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Ben Jones
Ben Jones, UK Lawyer
Category: UK Employment Law
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Hi Ben, i was asked to take a breath test on the cruise vessel

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Hi Ben, i was asked to take a breath test on the cruise vessel i work on as Hotel Manager, after he made allegations to the Captain that i was intoxicated, knowing full well i wasent, i had no problem with that 1 glass of wine with dinner and 1 JD during the show cannot possibly be classed as intoxicated. Anyway turns out, when i went to the Doctor in the presence of the Captain, she informed me that the machine, which honestly looked ancient hadent been calibrated since May 2012? I still took the test, although i am sure i could easily have refused, but it read "0" after blowing, then came this erratic count that registered 0.552, now what is that, the Doctor says the test was negative and the other numbers were some kind of count out? The doctor herself then volunteered to do the test and got exacly the same reading?? The crewmember later apologised for such vindictive behaviour by the way, but for future reference ANY ADVISE??

Ben Jones :

Hello, my name is XXXXX XXXXX it is my pleasure to assist you with your question today. Just before I provide my advice, I can only advise on UK law, is that ok? Also what specific questions do you have about this so I can tailor my answer more appropriately.


Hello Ben


Hi Ben, my question is how can somebody justify a testing machine that hasent been calibrated since May 2012? and after the machine registered a clear 0, the machine then, according to ships doctor made a count out registering 0.552, when the Doctor took the test at my request, the exact same thing happened to her 0 followed by 0.552? I know you are UK law, thats clear, in the cruise industry, you are allowed 0.8, so i was under anyway, but how or why should this even be considered on a machine not calibrated since May 2012>>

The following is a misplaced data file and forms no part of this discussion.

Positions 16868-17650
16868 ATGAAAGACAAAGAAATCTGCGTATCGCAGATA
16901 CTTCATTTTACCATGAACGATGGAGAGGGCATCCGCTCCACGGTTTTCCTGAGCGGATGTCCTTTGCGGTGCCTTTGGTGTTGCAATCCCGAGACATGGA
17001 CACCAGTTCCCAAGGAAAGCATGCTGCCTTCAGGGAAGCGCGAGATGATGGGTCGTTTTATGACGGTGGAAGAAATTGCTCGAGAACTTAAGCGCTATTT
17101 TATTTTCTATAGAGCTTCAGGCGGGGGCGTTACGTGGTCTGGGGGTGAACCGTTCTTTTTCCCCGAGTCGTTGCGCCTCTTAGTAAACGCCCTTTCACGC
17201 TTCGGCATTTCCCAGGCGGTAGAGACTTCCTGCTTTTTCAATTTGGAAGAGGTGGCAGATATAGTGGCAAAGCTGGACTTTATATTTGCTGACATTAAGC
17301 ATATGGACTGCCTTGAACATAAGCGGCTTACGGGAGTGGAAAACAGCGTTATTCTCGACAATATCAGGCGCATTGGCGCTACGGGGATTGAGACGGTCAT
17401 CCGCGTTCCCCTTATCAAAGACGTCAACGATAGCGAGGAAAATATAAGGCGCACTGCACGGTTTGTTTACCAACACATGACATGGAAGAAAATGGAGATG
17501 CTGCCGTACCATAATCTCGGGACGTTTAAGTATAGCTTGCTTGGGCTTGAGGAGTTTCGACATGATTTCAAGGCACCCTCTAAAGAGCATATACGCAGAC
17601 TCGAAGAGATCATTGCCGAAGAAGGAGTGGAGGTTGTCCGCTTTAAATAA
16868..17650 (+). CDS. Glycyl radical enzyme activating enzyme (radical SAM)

Ben Jones :

The answer to this would very much depend on what is seen as a reasonable calibration frequency of such machines and unfortunately that is not really an employment law question. If there are specific regulations about how often a breathalyser should be calibrated then these should be followed but that is certainly not an employment issue and I suspect the only rules in relation to calibrating would be with the ones used by the police where someone may get convicted based on its results. However, in employment law the law is certainly not as strict, in fact to justify formal action, including dismissal, an employer does not even have to prove that someone was guilty, as long as they had conducted a reasonable investigation, held a genuine belief they were guilty and can show it was a reasonable decision to be taken in the circumstances. In criminal law the rules would be much more stringent and difficult to follow.


Another relevant consideration is whether the machine had an operational manual which stated how often it should have been calibrated.


So an employer is able to use this machine if they really wanted to and can even take a formal decision based on its results. It does not mean it is fair but you cannot stop them from doing so. However, if there is evidence that the information they had used to come to their decision was incorrect or likely to have been, then you can use that as a defence and a reason to take further action. Employment law is very much reactive, not proactive, meaning that there is often little that can be done to prevent a situation from occurring, instead it offers you remedies to deal with the outcome. You can be proactive from an internal point of view, by discussing this issue with your employer, raising your concerns, even pursuing a formal complaint with them through their internal channels. But none of this guarantees they will rectify this issue or that they won't use this machine again in the future. But it does mean if you are reprimanded as a result of it and it can be shown that it was not working properly, you can challenge any decision taken against you.

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